Disclaimer: Our goal is to provide you with the most relevant and current information. However, because drugs interact differently in each person, we cannot guarantee that this information includes all possible interactions. This information is not a substitute for medical advice. Always speak with your healthcare provider about possible interactions with all prescription drugs, vitamins, herbs and supplements, and over-the-counter drugs that you are taking.
Allopurinol warnings
kidney problems
People with kidney problems

If you have kidney problems or a history of kidney disease, you may not be able to clear this drug from your body well. This may increase the levels of allopurinol in your body and cause more side effects. This medication may also decrease your kidney function. This would make your kidney disease worse.

pregnant women
Pregnant women

Allopurinol is a category C pregnancy drug. That means two things:

  1. Research in animals has shown adverse effects to the fetus when the mother takes the drug.
  2. There haven’t been enough studies done in humans to be certain how the drug might affect the fetus.

Talk to your doctor if you’re pregnant or planning to become pregnant. This drug should only be used if the potential benefit justifies the potential risk to the fetus.

breastfeeding
Women who are breast-feeding

Allopurinol passes into breast milk and may cause side effects in a child who is breast-fed.

Talk to your doctor if you breast-feed your child. You may need to decide whether to stop breast-feeding or stop taking this medication.

for seniors
For seniors

The kidneys of older adults may not work as well as they used to. This can cause your body to process drugs more slowly. As a result, more of a drug stays in your body for a longer time. This raises your risk of side effects.

for children
For children

This medication hasn’t been studied and shouldn’t be used in people younger than 18 years for the treatment of gout or kidney stones.

call doctor
When to call the doctor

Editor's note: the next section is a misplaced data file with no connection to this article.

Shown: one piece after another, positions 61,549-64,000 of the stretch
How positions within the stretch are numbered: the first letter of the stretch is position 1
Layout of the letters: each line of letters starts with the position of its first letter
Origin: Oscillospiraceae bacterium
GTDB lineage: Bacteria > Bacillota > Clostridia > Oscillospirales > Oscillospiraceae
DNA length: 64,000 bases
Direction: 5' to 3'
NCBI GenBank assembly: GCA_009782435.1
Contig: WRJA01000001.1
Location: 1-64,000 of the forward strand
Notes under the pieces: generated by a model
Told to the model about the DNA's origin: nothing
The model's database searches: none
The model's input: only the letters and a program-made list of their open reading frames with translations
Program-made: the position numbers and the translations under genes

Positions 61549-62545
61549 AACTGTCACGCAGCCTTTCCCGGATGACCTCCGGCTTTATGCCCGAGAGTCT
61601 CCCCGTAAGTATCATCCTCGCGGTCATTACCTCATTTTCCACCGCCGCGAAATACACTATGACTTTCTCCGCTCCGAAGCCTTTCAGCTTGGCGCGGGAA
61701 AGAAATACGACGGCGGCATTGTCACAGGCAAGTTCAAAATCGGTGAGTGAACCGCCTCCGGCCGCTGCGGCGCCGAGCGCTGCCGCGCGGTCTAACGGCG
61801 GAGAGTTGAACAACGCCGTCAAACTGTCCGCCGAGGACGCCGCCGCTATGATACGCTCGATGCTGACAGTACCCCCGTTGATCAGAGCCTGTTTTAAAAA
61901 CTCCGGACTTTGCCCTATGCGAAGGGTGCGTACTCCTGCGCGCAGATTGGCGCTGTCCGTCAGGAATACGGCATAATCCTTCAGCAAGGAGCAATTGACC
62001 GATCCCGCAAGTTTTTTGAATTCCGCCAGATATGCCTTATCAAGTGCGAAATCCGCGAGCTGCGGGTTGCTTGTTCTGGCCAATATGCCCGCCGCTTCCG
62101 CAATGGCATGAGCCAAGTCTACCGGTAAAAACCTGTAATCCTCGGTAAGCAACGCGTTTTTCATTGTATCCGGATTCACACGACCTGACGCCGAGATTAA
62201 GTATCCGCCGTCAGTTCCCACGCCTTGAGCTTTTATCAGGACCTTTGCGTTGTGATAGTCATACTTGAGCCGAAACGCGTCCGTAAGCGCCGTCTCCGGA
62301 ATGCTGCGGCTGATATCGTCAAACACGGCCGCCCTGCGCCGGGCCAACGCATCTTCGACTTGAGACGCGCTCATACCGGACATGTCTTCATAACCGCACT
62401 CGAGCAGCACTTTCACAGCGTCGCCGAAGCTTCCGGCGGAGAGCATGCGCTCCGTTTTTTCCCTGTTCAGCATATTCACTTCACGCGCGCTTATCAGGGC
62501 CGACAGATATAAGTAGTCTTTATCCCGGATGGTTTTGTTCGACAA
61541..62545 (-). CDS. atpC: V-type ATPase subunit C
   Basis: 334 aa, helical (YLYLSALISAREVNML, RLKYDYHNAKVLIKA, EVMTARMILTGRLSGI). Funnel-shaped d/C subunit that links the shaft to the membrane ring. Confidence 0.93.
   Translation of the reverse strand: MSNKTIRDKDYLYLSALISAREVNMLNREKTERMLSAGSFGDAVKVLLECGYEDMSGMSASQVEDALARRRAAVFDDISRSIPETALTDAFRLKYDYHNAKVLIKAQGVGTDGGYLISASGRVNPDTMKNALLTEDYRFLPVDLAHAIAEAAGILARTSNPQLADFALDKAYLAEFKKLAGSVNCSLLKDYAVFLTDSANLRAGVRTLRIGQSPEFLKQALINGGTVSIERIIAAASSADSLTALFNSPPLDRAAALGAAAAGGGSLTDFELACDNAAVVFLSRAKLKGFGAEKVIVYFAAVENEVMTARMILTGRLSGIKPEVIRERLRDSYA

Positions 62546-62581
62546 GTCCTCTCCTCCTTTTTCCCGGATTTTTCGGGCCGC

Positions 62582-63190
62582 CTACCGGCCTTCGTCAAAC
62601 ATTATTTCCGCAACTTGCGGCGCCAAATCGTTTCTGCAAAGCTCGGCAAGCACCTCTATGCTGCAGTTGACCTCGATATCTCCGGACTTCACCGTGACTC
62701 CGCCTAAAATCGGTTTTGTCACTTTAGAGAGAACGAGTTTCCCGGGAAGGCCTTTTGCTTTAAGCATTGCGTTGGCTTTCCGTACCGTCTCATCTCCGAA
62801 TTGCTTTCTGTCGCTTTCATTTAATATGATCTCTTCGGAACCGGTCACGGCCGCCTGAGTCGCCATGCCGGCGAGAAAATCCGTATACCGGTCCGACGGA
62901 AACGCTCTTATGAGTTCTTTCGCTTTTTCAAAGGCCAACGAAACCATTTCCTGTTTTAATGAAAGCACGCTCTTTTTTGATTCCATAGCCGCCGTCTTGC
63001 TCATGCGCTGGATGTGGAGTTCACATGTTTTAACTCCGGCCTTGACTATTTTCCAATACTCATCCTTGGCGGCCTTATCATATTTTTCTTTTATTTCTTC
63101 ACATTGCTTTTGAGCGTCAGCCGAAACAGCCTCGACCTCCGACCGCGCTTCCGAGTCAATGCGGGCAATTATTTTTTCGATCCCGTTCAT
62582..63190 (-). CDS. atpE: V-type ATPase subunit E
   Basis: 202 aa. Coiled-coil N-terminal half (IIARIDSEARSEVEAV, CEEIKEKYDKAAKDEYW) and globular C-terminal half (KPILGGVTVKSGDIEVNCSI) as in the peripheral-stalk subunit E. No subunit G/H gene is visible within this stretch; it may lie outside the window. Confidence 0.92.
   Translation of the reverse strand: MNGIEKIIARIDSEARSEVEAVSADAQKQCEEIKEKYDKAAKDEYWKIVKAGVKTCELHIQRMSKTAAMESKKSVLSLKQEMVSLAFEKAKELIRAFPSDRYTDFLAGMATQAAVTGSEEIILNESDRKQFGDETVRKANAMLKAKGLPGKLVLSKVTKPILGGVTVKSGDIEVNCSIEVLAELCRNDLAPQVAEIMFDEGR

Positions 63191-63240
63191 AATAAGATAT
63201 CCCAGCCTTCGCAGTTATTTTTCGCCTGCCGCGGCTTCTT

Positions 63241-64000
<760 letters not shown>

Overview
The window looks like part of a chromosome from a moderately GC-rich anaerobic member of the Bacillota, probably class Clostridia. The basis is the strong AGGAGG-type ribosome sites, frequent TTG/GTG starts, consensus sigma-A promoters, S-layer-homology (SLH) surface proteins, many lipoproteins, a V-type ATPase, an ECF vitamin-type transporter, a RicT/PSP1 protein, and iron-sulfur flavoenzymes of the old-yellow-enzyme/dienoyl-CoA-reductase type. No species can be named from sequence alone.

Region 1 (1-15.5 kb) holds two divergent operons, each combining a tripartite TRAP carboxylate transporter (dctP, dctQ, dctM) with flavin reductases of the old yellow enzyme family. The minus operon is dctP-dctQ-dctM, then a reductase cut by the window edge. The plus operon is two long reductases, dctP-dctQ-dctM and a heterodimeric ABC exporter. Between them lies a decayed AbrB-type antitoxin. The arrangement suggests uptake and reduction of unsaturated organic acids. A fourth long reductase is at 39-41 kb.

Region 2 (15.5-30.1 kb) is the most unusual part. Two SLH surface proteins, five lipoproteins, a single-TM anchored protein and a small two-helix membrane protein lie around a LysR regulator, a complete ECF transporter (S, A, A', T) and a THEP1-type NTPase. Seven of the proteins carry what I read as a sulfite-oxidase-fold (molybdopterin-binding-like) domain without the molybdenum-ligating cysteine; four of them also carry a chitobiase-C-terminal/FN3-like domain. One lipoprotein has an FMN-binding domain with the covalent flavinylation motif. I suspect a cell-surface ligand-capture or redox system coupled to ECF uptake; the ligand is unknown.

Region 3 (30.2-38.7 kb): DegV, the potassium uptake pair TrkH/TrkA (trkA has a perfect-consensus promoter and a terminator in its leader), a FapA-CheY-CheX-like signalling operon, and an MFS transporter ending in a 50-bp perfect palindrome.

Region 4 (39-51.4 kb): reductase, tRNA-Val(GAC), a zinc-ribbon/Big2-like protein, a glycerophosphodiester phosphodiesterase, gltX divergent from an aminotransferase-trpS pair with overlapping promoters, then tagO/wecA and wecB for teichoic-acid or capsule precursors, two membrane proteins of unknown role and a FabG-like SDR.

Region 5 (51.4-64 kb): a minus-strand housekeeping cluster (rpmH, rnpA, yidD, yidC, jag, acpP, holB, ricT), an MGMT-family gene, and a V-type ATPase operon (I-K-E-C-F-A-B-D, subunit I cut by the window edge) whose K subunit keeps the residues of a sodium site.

Call your doctor right away if you become pregnant while taking this drug.

Call your doctor if your symptoms of gout get worse while you’re taking this drug. When you first start taking this medication, it can cause your gout to flare up. Your doctor may give you nonsteroidal anti-inflammatory drugs (NSAIDs) or colchicine to treat the flare-up and prevent more flares. You may need to take these drugs for up to 6 months. Symptoms of gout include pain, swelling, redness, heat, soreness, and stiffness in your big toe or other joints.

allergies
Allergies

Allopurinol can cause a severe allergic reaction. Symptoms can include:

  • itchy hives (raised bumps on your skin)
  • red or purple-colored spots on your skin
  • scaly skin
  • fever
  • chills
  • trouble breathing
  • swelling of your face or throat 

If you have an allergic reaction, call your doctor or local poison control center right away. If your symptoms are severe, call 9-1-1 or go to the nearest emergency room.

Don’t take this drug again if you’ve ever had an allergic reaction to it. Taking it again could be fatal (cause death).

SECTION 4 of 5

How to Take allopurinol (Dosage)

Oral tablet

All possible dosages and drug forms may not be included here. Your dosage, drug form, and how often you take the drug will depend on:

  • your age
  • the condition being treated
  • how severe your condition is
  • other medical conditions you have
  • how you react to the first dose

What are you taking this medication for?

Gout

Generic: allopurinol

Form: Oral tablet
Strengths: 100 mg, 300 mg

Brand: Xyloprim

Form: Oral tablet
Strengths: 100 mg, 300 mg

Brand: Lopurin

Form: Oral tablet
Strengths: 100 mg, 300 mg
Adult dosage (ages 18–64 years)
  • Typical starting dose: 100 mg per day